Noseda and NSO wrap Beethoven cycle with a fast and furious Ninth

Thu Jun 01, 2023 at 11:57 pm

Gianandrea Noseda conducted the National Symphony Orchestra in Beethoven’s Symphony No. 9 Thursday night at the Kennedy Center. Photo: Scott Suchman

Gianandrea Noseda’s Beethoven cycle with the National Symphony Orchestra came to its expected conclusion Thursday night: a standing ovation preceded by a rapid, aggressive Ninth Symphony. Tickets for all three performances were all snapped up, the first time that has happened for the NSO since Stephen Hough sold out the Concert Hall in March.

The Italian conductor had a couple surprises in store for this final installment of his “Beethoven-plus” series of concerts, begun last year and spread out over two seasons. A brief curiosity opened the evening, the Overture to The Creatures of Prometheus, Beethoven’s only full-length ballet score. The ballet’s odd story, about how Prometheus gives humans not only fire but also music, art, and dance, made an intriguing lead-in for the composer’s final symphony.

It’s not much of a piece, composed as it was by a fairly young Beethoven, in 1801. The woodwind parts, taken by the non-principal players, lined up with clarity and precision. The string sections, especially the violins, did not sound quite as unified, even in relatively smaller numbers, with only about thirty players on the stage.

George Walker’s Sinfonia No. 5 (“Visions”) was perhaps the obvious choice to go with Beethoven’s Ninth, since both works incorporate text and extra-musical ideas, touching on socio-political issues. It seemed the odd man out when paired with Beethoven’s Seventh and Eighth last month. Noseda instead went with Sinfonia No. 3, from 2007, but the work’s caustic dissonance resonated with the more discordant parts of the Beethoven work in other ways.

The first movement had a lot in common with other Walker symphonies: short motifs, beginning in unison and building up clusters of dissonance. The composer’s interest fell mostly on the weaving of textures, building up masses of sound crested by waves of pounded percussion and blaring brass. In the gentler second movement, glowing strings coalesced around the plaintive oboe in a gesture that returned several times, with more clashing reminiscences of the first movement intervening.

The third movement bustled with greater rhythmic vivacity, thanks to the rattle of percussion. Metallic clangs and thumped drums evoked an almost machine-like feeling, with echoes of Stravinsky’s more barbaric scores, particularly The Rite of Spring, and some allusions to the menace of Shostakovich, perhaps even his DSCH melodic motive. If he thought of non-musical ideas in the work, Walker gave nothing away, titling the three movements soberly with plain metronome markings.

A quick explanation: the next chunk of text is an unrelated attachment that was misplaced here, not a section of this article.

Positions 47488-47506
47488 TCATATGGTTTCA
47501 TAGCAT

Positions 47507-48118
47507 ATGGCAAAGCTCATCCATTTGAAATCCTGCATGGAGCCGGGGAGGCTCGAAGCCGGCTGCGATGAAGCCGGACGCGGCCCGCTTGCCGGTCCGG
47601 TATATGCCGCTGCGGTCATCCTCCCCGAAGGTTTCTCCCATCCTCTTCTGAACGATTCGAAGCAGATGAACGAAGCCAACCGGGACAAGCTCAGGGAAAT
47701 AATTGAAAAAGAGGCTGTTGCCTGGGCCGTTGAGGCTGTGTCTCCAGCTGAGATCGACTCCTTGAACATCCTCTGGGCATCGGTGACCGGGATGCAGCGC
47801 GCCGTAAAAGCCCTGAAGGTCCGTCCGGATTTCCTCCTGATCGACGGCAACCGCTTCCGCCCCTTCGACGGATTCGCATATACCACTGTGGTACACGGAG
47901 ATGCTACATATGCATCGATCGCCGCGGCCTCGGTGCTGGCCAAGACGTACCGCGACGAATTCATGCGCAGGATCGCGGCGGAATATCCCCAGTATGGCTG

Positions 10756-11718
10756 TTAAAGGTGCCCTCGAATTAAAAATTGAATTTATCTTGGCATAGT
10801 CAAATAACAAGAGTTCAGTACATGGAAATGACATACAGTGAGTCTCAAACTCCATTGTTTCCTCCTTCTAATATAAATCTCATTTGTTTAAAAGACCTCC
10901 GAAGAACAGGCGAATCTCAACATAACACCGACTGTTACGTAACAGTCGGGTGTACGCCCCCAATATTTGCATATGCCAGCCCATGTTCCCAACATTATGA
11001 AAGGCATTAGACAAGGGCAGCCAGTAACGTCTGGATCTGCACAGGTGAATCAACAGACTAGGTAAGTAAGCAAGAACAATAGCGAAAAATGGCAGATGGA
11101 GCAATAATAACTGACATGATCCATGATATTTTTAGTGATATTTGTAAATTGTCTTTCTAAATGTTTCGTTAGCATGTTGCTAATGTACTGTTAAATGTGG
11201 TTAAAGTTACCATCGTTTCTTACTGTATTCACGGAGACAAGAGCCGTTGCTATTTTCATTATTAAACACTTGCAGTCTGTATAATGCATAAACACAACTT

While a laudable exercise of rarely performed music by a neglected black composer, it was hard not to notice a disappointing sameness and arid quality across the five Walker symphonies. There are moments in these scores, including in Sinfonia No. 3, that are almost interchangeable with similar sounds in the others.

Noseda’s interpretation of Beethoven’s Ninth Symphony meshed with previous performances of most of the others in the cycle. The high-octane approach worked best in the first two movements. Noseda heightened the mysterious tensions of the first movement by going heavy on the brass and timpani. The crisp tempo pointed out similarities to the damnation scene in Don Giovanni, and the coda had the feel of a little funeral march.

Speed played strongest in the second movement, making it a rollicking Scherzo replete with good humor and unexpected turns. Carefully etched triplets, anchored on solid downbeats, flowed with precision, accented by timpani and brass. The NSO brought out the contrast with the Trio section, all smooth articulations and dynamic shading. The style blew the dust off more staid renditions of past decades.

The third movement never quite hit the sweet spot for its tempo indication, Molto Adagio e Cantabile. Many beautiful things happened along the way, as Noseda dug into the texture looking for unusual lines to highlight. By the time of the most complex variation, with ornate filigree lines rippling in the strings, it all went by far too fast to be appreciated, unaided by some rare flubs in the horn section.

Noseda likewise rushed through much of the piece’s epic finale, starting with the harried recitative for the cellos and basses. The piece really came to life with the entrance of bass-baritone Ryan McKinny, a late replacement for Hanno Müller-Brachmann, due to visa trouble. McKinny introduced the words of the Schiller poem known as “Ode to Joy” with prophetic bluster. Tenor Issachah Savage matched him in the military episode, with a heraldic sound that equaled the janissary fervor of the contrabassoon, piccolo, and triangle accompaniment. Both soprano Camilla Tilling and mezzo-soprano Kelley O’Connor could not quite measure up in volume, with Tilling’s upper range wanting in security against the full orchestra.

This was not a problem at all for the Washington Chorus, in large numbers seated in ranks above the stage. Their diction was unified and consummately clear, without sounding exaggerated, and the balance of voices at forte dynamics was impeccable. The only weakness came from the men in the “Seid umschlungen” section, where the tone lost its chant-like luster at the top notes. Shortcomings aside, there was much to cheer about, and that is exactly what the capacity audience did.

The program will be repeated 8 p.m. Friday and Saturday.

Photo: Scott Suchman

One Response to “Noseda and NSO wrap Beethoven cycle with a fast and furious Ninth”

  1. Posted Jun 02, 2023 at 2:08 pm by Gary Freedman

    Since I was a teenager, I wanted to see a performance of the Beethoven Ninth. I wasn’t disappointed by this performance. Terrific !!

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